As I switched off, to my surprise, Dr Laurence Malcolm, Vin Smith, District Officer at Madang and Patrol Officer Tony Cooke, three of the Dornier’s passengers, appeared from a nearby bush house. Their faces all showed signs of the stress suffered, during and after the crash. All were scratched, mud-spattered and grubby, but none seriously hurt. To a man, they praised Ray fulsomely for the landing on the big boulders in the river.
District Commissioner Fred Kaad was nowhere to be seen. He’d been sitting beside Ray and was now lying in the hut seriously hurt. Guided by the village men, they had reached Tauta in the early hours, after trekking up from the crash site in darkness. They had watched the chopper take off; and knew it would not be for them, even if the pilot came back. Better the overnight trek through the bush to Tauta.
DC Kaad, suffering a spinal injury, was carried over to the aircraft on a bush stretcher. Laurence Malcolm considered the District Commissioner’s injuries to be serious, which told me that both Ray and DC Kaad should indeed have been evacuated in the afternoon of the day before.
DC Kaad was obviously in intense pain. When told of the closing of the Tauta strip by a bureaucrat in Port Moresby, all three were ropeable. I felt small, for the look in their eyes told me that I should have gone in regardless of the consequences.
The thing about a chief pilot’s responsibilities, and Lord knows I have had to spell them out enough times writing operations manuals, is that you are damned if you do, and you are damned if you don’t.
Laurence was beside himself with rage, DC Kaad too, about the contents of the storepedo, which contained only blankets, bandages and dressings. Of sedatives, opiates, syringes or antiseptics there were none. Both vowed that their reports would cause heads to roll.
Before leaving, I let them know that as they were about to be party to an illegal flight, I felt obliged to give them the option of declining. The good doctor’s response was a derisive snort as he set to load Fred Kaad, as comfortably as he could, carefully settling him on a layer of blankets on the floor, leaving room to squat beside him.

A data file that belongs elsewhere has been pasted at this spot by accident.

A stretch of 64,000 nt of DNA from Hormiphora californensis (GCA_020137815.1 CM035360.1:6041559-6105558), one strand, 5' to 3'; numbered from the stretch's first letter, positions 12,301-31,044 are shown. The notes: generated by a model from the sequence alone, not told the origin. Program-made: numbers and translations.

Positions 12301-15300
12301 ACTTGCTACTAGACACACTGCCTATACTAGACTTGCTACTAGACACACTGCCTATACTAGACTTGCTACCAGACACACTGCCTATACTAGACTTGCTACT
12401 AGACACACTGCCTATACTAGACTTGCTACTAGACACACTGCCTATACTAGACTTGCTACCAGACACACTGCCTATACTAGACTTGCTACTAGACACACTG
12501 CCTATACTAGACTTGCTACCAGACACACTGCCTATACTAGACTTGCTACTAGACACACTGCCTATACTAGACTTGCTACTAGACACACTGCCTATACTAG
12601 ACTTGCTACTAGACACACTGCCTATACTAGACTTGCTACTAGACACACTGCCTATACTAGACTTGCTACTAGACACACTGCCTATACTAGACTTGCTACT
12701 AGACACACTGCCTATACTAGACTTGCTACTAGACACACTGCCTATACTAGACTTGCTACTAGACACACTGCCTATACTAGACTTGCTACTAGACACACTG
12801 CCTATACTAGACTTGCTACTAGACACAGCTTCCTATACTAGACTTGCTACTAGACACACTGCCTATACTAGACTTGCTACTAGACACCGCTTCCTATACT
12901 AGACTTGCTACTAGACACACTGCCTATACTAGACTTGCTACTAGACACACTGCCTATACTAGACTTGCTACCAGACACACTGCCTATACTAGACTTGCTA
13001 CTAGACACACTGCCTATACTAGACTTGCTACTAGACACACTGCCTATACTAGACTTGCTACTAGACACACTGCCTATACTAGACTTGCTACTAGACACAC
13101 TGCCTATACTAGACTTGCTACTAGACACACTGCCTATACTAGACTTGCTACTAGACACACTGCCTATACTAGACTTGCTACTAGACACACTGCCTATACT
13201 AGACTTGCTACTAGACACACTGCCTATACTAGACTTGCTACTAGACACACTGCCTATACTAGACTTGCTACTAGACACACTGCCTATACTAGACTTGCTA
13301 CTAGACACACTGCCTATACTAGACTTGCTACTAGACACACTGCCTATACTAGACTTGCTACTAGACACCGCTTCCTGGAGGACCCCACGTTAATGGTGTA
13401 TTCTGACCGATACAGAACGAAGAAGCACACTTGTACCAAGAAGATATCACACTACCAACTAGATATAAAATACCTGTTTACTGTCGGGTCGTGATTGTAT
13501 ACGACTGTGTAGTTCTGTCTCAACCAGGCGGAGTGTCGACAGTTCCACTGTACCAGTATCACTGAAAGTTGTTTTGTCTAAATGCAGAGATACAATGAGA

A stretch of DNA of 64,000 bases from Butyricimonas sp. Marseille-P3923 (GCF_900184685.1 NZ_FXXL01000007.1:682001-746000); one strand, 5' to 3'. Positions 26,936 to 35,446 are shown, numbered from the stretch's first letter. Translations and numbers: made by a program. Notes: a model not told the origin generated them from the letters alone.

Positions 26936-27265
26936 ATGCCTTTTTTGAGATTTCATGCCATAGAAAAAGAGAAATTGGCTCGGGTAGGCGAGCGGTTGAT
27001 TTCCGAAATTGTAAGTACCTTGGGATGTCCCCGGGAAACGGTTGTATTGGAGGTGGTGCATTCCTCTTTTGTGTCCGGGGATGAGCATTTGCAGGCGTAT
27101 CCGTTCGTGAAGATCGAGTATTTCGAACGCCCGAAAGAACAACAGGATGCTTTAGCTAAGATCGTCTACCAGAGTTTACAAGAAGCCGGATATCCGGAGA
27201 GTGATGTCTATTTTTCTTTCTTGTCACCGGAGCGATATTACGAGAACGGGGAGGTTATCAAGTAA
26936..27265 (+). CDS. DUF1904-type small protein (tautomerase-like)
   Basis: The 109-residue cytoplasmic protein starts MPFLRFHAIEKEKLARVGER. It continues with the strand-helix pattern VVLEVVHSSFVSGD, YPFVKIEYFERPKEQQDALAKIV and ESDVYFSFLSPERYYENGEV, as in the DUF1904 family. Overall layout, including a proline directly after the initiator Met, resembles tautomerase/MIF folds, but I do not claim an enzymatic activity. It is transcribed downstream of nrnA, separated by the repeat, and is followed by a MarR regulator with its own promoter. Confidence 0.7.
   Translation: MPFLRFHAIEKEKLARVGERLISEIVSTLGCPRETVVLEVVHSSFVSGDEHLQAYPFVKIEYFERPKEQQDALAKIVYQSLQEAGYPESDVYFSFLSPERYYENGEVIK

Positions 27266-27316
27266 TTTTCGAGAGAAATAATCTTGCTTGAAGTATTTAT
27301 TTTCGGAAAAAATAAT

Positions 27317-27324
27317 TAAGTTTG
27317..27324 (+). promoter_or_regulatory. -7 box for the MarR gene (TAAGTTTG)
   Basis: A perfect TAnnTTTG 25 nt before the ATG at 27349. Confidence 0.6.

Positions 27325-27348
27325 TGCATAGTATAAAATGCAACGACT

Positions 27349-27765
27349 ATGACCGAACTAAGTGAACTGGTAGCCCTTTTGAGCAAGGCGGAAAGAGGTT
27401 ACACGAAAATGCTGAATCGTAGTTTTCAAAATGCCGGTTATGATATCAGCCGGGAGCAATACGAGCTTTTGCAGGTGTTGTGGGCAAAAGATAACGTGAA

By splitting the load so as to allow an added margin of safety it was decided to make two trips instead of just the one. District Officer Vin Smith and Patrol Officer Cooke were, needless to say, quite content to wait for my return. All set to go, doctor and patient were clearly nervous about their second Tauta take off, particularly so because of the softness of the uncompacted strip surface. The doctor asked if the 185 could handle it or would I prefer he remained behind.
I responded by powering up against the brakes until the locked wheels could hold us no more. As we began to slide I released the brakes. Roaring down the slippery slope, we were in the air by about half way. Throttling back, I pointed the nose down into the Surinam to find the bottom of the narrow valley, including the crash site, blanketed by fog.
In perfect early morning weather, cloudless and still, we climbed over Shaggy Ridge, taking in the fearsome mountains etched against the clear blue of the sky. Then it was down over Astrolabe Bay and on to Madang calling the mildly surprised tower at 6.30 am, thirty miles out.
Unloading at the mission hangar we heard the grim news that Ray Jaensch’s wife, Betty, had met the DC3 only to find that Ray had died not long before. A sombre moment for us all, particularly Doc Malcolm and me, for Ray had been, for both of us, a true wantok.
After seeing Fred Kaad into his hospital transport, Laurence Malcolm said he must call on the Jaenschs before going to attend to Fred at the hospital. Though still distressed that there were no pain relief drugs in the air drop with which he would have been able to relieve Ray’s suffering and perhaps prolong his life, he did say that Ray’s chances of survival had been greatly eroded by the way he had to be sat in the front of the chopper for the short, hazardous flight to Dumpu.
For me, there was still work to be done as the 185 was urgently required back at Goroka, not to mention an aerodrome inspector cooling his heels at Nondugl. First, though, back to Tauta to pick up Vin and Tony. I’d got word that I was now clear to use Tauta at my own discretion! Good news of course, but also adding wry force to the old adage that if you do not stand for something, you will fall for everything.
Ray Jaensch’s accident was his first after war service in Europe with the RAAF.
As chief pilot of Lutheran Air Services, Ray was the only pilot flying the Dornier. Later, I learnt that the purpose of the flight was to have Madang’s District Commissioner open a newly prepared airstrip at Tauta, at the head–waters of the Surinam River on the northern side of the Ramu Valley.
Though I had survived several close shaves virtually unscathed, I still continued to fly round the mountains of New Guinea nearly every day. So, I feel that I must have been doing something right. I became increasingly involved with pilot selection and training despite having to deal almost daily with obstruction from DCA officials.